#71 – Wikipedia’s definition of a novelty song is “a comical or nonsensical song, performed principally for its comical effect. Humorous songs, or those containing humorous elements, are not necessarily novelty songs.” However, I’m not sure that gets us very far. Interestingly, the only rock’n’roll “novelty” song mentioned in the Wikipedia article is Yakety Yak (1958) – if that is “novelty” then so is Tutti Frutti!

    Sticking with the mid-to-late 50s rock’n’roll era, I think the way in which “novelty” makes most sense is as a “comical” way of mocking (and cashing in on) a genre that was replacing established genres and was largely unloved by the establishment. For rock’n’roll, such novelty songs were around right from the start – e.g. Stan Freeberg’s Heartbreak Hotel, the Goons’ Bloodnok’s Rock and Roll Call, Mitchell Torok’s When Mexico gave up the Rhumba (to do the Rock’n’Roll), or Kay Starr’s Rock’n’Roll Waltz (all 1956).

  75. 75
    wichita lineman on 13 Dec 2011 #

    Re 74: Thought I might open a can of worms there. I think you’re right on the songs that mock R&R. I picked Tequila because it’s made by R&R musicians, not mocking, just a bit… daft? I love it, but it doesn’t quite have the impact of Yakety Yak or Summertime Blues (both of which are built for ‘comical effect’), does it? It feels like the wind is going out of the sails.

  76. 76
    thefatgit on 13 Dec 2011 #

    Bobby “Boris” Pickett and The Crypt-Kickers “Monster Mash” stands out for me. 1962 might be a bit late for R&R parodies, but it’s really a parody of dance crazes than the music itself. It got the #3 slot in 1973 and has been a required feature of any Halloween party I’ve been to. Bobby Pickett has subsequently made a lucrative career from this one song or derivatives of it. It also works as a stand-alone pop song, which the best novelty records seem to achieve. I’d count “Yakety Yak” among those, definitely.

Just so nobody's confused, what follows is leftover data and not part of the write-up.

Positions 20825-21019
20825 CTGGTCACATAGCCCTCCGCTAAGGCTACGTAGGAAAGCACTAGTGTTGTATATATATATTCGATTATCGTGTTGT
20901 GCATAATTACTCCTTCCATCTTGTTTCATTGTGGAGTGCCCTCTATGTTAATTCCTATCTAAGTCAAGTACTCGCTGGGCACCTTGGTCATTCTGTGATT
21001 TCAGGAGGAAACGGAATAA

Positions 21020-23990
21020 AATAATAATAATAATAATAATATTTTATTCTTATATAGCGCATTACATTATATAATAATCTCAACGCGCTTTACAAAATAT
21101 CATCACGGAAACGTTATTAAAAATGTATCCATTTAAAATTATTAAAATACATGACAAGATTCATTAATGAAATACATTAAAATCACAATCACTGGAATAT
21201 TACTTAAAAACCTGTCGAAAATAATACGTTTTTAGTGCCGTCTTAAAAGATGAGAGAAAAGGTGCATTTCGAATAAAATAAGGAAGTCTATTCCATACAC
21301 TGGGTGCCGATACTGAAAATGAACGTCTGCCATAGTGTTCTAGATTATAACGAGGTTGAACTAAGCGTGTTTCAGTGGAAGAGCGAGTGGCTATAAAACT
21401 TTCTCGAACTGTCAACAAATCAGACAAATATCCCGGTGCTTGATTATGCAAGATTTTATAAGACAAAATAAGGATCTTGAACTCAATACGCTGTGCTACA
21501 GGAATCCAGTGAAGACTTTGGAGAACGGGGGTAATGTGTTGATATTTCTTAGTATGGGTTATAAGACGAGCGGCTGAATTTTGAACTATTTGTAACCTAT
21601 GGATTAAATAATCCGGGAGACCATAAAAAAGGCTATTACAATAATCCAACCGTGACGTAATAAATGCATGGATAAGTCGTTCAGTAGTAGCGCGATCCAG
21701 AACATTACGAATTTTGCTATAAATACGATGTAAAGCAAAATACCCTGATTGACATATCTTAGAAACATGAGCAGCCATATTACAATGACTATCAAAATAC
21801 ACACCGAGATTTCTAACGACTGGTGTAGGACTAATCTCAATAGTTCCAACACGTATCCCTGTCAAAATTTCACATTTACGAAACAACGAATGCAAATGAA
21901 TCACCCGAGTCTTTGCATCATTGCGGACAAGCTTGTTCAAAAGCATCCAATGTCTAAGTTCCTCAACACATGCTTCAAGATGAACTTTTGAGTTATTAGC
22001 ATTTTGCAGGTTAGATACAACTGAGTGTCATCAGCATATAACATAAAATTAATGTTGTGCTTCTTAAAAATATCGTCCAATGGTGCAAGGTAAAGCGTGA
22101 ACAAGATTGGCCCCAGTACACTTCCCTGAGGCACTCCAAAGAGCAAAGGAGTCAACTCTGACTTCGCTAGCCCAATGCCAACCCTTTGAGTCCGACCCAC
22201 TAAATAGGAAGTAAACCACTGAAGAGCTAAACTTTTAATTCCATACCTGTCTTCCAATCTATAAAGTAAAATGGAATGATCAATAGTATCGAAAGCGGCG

77. 77
    Mark G on 13 Dec 2011 #

    There were novelty punk singles the very moment “Anarchy” was issued. jking, for one

  78. 78
    Weej on 14 Dec 2011 #

    What’s JK’s novelty punk single? None of his ’75-’76 releases seem to fit the bill. Perhaps it was a bit like this – http://www.youtube.com/watch?v=ELKb-lcW4e0&feature=player_detailpage#t=70s

  79. 79
    AndyPandy on 14 Dec 2011 #

    I’m surprised about the comments about disco above – I thought it was one of the (few?) musical developements when it was agreed on exactly what year it not only started (1974) and that it became very big (pop number 1’s etc) straight away (George McRae) by the end of 1975 it was so big there were already articles saying was it was on the way out. Little did they know!